Cells and Culture pp 579-589
Investigation of the Effect of Mechanical Strain on the Osteogenic Differentiation of Mesenchymal Stem Cells
- Cite this paper as:
- Diederichs S. et al. (2010) Investigation of the Effect of Mechanical Strain on the Osteogenic Differentiation of Mesenchymal Stem Cells. In: Noll T. (eds) Cells and Culture. ESACT Proceedings, vol 4. Springer, Dordrecht
The engineering of functional bone constructs ex vivo is a rapidly growing branch in the field of tissue engineering. Bone constructs generally comprise cells and a scaffold providing a supportive framework for the cells to grow as well as mechanical stability. Furthermore, mechanical stimulation has become a substantial tool in functional tissue engineering.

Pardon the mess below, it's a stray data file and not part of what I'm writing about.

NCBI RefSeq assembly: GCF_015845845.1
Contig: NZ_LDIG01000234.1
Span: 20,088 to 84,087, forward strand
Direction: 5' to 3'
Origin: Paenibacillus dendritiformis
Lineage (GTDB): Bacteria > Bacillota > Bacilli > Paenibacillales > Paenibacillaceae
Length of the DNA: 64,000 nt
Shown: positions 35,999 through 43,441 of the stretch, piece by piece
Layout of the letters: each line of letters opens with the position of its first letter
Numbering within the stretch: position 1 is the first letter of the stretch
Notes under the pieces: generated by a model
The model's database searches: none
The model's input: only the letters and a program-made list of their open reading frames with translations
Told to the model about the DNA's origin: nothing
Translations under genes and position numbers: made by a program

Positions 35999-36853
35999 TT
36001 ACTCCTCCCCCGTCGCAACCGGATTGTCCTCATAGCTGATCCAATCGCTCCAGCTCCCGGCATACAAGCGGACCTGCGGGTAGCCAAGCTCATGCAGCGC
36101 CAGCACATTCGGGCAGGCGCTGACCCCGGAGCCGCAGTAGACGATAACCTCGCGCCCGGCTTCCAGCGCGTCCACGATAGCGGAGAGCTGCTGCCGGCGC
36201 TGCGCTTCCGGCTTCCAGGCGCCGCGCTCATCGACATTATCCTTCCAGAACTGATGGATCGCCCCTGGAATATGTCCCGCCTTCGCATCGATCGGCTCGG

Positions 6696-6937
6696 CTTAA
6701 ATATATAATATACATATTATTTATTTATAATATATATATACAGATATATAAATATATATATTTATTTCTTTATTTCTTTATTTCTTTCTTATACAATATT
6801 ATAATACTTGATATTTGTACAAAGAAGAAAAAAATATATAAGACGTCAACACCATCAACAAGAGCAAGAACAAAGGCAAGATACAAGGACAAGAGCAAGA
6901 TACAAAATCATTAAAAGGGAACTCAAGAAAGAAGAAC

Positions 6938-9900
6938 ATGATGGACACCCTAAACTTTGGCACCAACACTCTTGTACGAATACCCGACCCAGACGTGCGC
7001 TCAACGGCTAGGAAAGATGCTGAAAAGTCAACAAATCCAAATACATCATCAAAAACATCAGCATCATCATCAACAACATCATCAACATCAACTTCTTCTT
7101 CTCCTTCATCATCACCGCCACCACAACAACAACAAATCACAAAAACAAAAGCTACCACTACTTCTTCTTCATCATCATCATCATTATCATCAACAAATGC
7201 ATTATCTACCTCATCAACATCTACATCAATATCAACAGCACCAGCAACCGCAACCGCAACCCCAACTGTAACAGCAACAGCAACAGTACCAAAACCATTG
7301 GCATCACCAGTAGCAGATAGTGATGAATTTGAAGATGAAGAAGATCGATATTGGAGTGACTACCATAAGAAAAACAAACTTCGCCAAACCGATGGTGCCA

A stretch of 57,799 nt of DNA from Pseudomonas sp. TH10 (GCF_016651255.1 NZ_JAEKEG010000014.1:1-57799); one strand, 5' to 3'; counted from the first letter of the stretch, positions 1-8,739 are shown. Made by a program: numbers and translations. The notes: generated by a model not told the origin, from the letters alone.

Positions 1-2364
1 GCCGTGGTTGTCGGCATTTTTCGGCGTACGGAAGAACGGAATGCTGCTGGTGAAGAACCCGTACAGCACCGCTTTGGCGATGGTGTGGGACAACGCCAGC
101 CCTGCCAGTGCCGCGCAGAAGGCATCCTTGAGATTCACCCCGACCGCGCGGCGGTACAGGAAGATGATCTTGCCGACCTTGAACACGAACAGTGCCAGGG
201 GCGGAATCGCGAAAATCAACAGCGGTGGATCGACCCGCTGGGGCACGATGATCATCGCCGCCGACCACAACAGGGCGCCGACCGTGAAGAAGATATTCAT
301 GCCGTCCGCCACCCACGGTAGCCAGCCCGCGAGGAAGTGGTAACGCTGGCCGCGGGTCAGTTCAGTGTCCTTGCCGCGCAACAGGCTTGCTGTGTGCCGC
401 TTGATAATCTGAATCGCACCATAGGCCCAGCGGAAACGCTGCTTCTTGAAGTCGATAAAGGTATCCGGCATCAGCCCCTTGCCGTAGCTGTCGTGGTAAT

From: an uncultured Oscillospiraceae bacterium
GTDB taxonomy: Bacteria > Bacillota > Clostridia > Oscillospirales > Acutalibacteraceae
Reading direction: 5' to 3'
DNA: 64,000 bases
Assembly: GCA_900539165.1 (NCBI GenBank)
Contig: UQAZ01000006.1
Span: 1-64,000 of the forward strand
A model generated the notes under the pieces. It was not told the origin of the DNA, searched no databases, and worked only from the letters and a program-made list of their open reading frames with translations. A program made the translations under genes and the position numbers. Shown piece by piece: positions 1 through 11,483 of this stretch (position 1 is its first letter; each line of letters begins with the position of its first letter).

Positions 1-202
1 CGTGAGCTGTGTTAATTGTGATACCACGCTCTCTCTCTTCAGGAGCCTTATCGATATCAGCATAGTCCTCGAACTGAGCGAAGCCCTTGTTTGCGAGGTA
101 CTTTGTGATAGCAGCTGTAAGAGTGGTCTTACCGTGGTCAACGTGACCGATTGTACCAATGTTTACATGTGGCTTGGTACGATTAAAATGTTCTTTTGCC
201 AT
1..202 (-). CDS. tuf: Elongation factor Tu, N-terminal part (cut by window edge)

Mesenchymal stem cells are a widely used cell source in tissue engineering and regenerative medicine. In this work, the applicability of adipose tissue derived mesenchymal stem cells (adMSCs) for bone tissue engineering has been investigated using different scaffold materials with regard to viability and osteogenic differentiation. Since mechanical strain is known to enhance osteogenic differentiation, adMSCs were subjected to a cyclic strain with the fixed parameters of 5% elongation and the frequency of 1 Hz. Strain schemes of 15 min, 60 min and 2 h as well as repeated strain were applied and cell viability as well as bone marker expression were investigated. Moreover, a flexible microelectrode culture dish for electric cell-substrate impedance sensing (ECIS) was developed in order to determine morphological changes of cells due to the applied load.